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Medusa Uk Editionby Michael Dibdin
Synopses & Reviews
When a group of Austrian cavers exploring a network of abandoned military tunnels in the Italian alps come across human remains at the bottom of a deep shaft, everyone assumes the death was accidental - until the still unidentified body is stolen from the morgue and the Defence Ministry puts a news blackout on the case. And is the recent car bombing in Campione d'Italia, a tiny tax haven surrounded on all sides by Switzerland, somehow related? The whole affair has the whiff of political intrigue. That's enough to interest Aurelio Zen's boss at the Interior Ministry, who wants to know who is hiding what from who and why.
The search for the truth leads Zen back into the murky history of post-war Italy and obscure corners of modern-day society to uncover the truth about a crime that everyone thought was as dead and buried as the victim.
After a decomposed body is discovered in an abandoned military tunnel, Inspector Aurelio Zen travels north to the Italian Alps to investigate. At first glance, the death appears to have been an accident. But when Zen takes a closer look, a mysterious tattoo begins to tell a much more sinister tale, especially after the body is snatched from the morgue. As Zen races to discover the inner workings of a clandestine military organization named Medusa, he is reminded of just how lethal Italian history can be.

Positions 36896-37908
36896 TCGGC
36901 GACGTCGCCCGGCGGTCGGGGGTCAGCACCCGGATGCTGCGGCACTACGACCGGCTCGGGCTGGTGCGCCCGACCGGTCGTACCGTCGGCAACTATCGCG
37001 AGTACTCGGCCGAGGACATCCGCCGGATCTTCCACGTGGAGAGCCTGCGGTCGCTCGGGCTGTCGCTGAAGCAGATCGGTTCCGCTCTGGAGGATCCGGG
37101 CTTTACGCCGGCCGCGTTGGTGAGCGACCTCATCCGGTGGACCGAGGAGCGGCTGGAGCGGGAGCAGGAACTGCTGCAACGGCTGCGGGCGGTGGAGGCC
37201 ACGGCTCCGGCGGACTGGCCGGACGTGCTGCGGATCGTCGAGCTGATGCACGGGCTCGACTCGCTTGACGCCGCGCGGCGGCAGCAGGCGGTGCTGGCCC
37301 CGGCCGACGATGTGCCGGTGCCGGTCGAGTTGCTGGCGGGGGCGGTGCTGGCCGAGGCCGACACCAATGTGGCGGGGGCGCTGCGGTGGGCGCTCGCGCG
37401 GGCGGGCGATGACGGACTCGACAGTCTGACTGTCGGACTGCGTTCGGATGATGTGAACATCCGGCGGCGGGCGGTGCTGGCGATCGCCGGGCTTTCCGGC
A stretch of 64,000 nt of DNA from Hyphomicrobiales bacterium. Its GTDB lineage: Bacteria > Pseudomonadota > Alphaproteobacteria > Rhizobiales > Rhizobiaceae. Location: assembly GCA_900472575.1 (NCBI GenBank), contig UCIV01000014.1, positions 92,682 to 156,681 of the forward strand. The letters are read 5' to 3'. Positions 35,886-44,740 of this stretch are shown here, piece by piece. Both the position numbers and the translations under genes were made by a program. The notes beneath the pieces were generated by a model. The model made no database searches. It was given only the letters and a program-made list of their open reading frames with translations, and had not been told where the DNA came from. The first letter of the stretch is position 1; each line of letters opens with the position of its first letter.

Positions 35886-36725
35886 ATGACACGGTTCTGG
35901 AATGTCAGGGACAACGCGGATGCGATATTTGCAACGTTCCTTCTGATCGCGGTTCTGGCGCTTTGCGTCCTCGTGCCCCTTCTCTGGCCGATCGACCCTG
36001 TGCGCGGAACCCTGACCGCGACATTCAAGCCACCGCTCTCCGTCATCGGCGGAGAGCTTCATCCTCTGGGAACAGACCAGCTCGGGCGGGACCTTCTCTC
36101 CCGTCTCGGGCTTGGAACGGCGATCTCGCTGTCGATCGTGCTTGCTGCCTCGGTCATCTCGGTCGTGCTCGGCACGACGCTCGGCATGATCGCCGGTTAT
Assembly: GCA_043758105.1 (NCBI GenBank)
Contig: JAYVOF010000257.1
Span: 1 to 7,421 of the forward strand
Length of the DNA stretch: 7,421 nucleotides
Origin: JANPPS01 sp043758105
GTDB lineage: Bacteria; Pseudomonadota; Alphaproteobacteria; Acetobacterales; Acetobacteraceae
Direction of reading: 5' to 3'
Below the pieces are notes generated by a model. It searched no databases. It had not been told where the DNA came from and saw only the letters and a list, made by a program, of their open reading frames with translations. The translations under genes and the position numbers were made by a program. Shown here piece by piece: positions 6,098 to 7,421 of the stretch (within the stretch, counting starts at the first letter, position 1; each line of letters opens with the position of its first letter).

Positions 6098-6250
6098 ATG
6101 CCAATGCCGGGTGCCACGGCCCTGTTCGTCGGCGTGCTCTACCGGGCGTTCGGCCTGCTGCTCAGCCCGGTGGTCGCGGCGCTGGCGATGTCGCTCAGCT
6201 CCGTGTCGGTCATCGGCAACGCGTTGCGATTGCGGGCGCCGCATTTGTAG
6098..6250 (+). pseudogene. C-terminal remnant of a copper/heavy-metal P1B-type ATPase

Medusa takes us on an exploration of the dark history of post-war Italy and a modern-day sightseeing tour of what Zen calls Italia Lite. In the urbane and pragmatic Zen, world-class mystery novelist Michael Dibdin has given us a detective unlike any other. And in this latest installment of this critically acclaimed series, we are treated to a mystery that drips with intrigue and a thriller so satisfying the pages cannot be turned fast enough.
Crime thriller featuring Aurelio Zen. Human remains found in the Italian Alps lead to a series of bizarre events and an investigation into the murky past of post-war Italy. "Crime writers don't get much better than Michael Dibdin" "The Independent"
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